MediCorp Authorized for Escape Pod Inspections

MediCorp has recently announced that it has received approval from the Pilots’ Federation to conduct the new periodic inspections of escape pods installed on Fleet Carriers. A new role for MediCorp members?

New RONFA standard

For over two years, the renowned organization responsible for establishing intergalactic standards, under the auspices of the Pilots’ Federation, has been working on extending the regulatory requirements imposed on escape pods installed on ships. While these pods have been subject to annual checks by Accredited Organizations for decades, undergoing a comprehensive inspection every three years, nothing so far has addressed the escape pods installed on Fleet Carriers. This legal and regulatory gap, relatively overlooked, has long been a concern for MediCorp and other galactic rescue organizations.

“It was quite incredible that the regulations for periodic checks could be so lax for Fleet Carrier escape pods. We have often encountered malfunctioning pods due to the lack of checks and replacement of basic components,” emphasized the quality control manager at MediCorp.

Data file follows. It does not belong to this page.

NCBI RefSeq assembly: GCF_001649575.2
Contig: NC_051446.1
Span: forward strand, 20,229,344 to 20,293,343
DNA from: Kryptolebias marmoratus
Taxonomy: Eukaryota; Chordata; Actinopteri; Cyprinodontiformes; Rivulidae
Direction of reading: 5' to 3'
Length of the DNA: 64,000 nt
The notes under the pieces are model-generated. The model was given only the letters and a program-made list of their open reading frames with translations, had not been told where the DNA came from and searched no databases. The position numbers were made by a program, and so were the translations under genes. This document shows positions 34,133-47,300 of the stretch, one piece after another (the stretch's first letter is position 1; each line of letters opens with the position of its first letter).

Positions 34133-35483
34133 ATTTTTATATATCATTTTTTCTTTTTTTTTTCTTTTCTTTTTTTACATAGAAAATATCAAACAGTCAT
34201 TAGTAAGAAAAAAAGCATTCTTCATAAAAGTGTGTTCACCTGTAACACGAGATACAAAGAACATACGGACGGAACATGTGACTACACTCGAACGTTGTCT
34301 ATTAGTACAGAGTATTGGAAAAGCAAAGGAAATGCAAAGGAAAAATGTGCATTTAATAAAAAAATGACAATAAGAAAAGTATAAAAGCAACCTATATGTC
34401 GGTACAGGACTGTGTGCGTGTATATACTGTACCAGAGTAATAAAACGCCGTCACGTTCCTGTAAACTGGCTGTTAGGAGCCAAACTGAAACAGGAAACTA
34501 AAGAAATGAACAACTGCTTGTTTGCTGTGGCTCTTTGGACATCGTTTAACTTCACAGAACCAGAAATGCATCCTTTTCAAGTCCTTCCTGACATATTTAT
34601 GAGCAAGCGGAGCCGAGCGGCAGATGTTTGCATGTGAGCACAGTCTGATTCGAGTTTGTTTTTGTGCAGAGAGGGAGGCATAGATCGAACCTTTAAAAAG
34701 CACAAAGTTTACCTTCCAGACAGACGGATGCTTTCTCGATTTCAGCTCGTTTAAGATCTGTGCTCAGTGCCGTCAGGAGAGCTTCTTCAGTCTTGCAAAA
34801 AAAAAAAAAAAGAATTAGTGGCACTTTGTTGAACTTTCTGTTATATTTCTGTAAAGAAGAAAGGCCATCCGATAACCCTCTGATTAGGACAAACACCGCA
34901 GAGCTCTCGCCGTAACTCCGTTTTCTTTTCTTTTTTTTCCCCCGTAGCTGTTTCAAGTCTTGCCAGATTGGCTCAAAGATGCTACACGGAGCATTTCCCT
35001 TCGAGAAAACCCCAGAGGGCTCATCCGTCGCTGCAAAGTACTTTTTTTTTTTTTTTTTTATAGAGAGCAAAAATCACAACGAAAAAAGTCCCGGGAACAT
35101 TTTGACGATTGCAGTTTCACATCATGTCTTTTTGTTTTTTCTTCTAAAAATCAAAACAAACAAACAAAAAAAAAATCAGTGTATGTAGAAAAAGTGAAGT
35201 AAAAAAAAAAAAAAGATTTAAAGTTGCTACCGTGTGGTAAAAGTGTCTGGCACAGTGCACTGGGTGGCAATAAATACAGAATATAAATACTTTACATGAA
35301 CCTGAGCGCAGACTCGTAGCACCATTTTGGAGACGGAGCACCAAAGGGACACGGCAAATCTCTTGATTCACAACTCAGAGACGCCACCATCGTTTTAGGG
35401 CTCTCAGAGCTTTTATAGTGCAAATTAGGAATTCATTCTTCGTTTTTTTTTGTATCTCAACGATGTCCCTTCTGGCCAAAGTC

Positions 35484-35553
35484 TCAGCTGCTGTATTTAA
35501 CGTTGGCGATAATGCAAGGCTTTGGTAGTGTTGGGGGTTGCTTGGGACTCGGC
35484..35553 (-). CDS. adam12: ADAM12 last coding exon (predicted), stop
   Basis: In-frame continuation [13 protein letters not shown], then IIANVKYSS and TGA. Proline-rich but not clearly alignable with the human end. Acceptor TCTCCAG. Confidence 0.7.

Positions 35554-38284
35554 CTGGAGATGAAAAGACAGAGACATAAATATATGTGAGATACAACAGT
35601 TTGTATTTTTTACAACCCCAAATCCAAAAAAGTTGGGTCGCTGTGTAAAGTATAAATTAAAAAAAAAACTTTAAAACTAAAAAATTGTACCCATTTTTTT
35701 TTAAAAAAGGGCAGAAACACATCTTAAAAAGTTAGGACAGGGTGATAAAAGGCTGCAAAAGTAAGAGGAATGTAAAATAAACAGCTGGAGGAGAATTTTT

RONFA has addressed this issue under pressure from the Pilots’ Federation and rescue NGOs and will publish a decree this week applicable to all systems under the jurisdiction of the Empire, the Federation, and the Alliance. For legal reasons, this decree is not yet applicable to Fleet Carriers registered in anarchic systems, which, for MediCorp, is a “clear call to avoid registrations in anarchic systems where standards are, in fact, more lenient. Unfortunately, it’s the pilots who will be the first victims!

MediCorp authorized to inspect escape pods on Fleet Carriers

With the publication of the decree by RONFA, MediCorp rescuers will be authorized to carry out annual and triennial inspections on escape pods installed on fleet carriers. They will test the complex ejection mechanisms, audit the survival and alert launch systems, as well as check the battery charge of the pods. They will also be allowed to perform a complete test by ejecting themselves if they believe it is necessary. At the end of the audit, a report will be recorded in the safety log of the fleet carrier with recommendations and points to monitor. Finally, they will affix their seal to the identity card of the pod and indicate the date of the next visit.

Fleet carrier owners opposing this new periodic inspection could be fined and, in the worst case, could lose their ownership or operating rights.

Already, several voices have risen against what many pilots see as “an additional accumulation of constraints, standards, and bureaucracy diverting pilots from their main function.”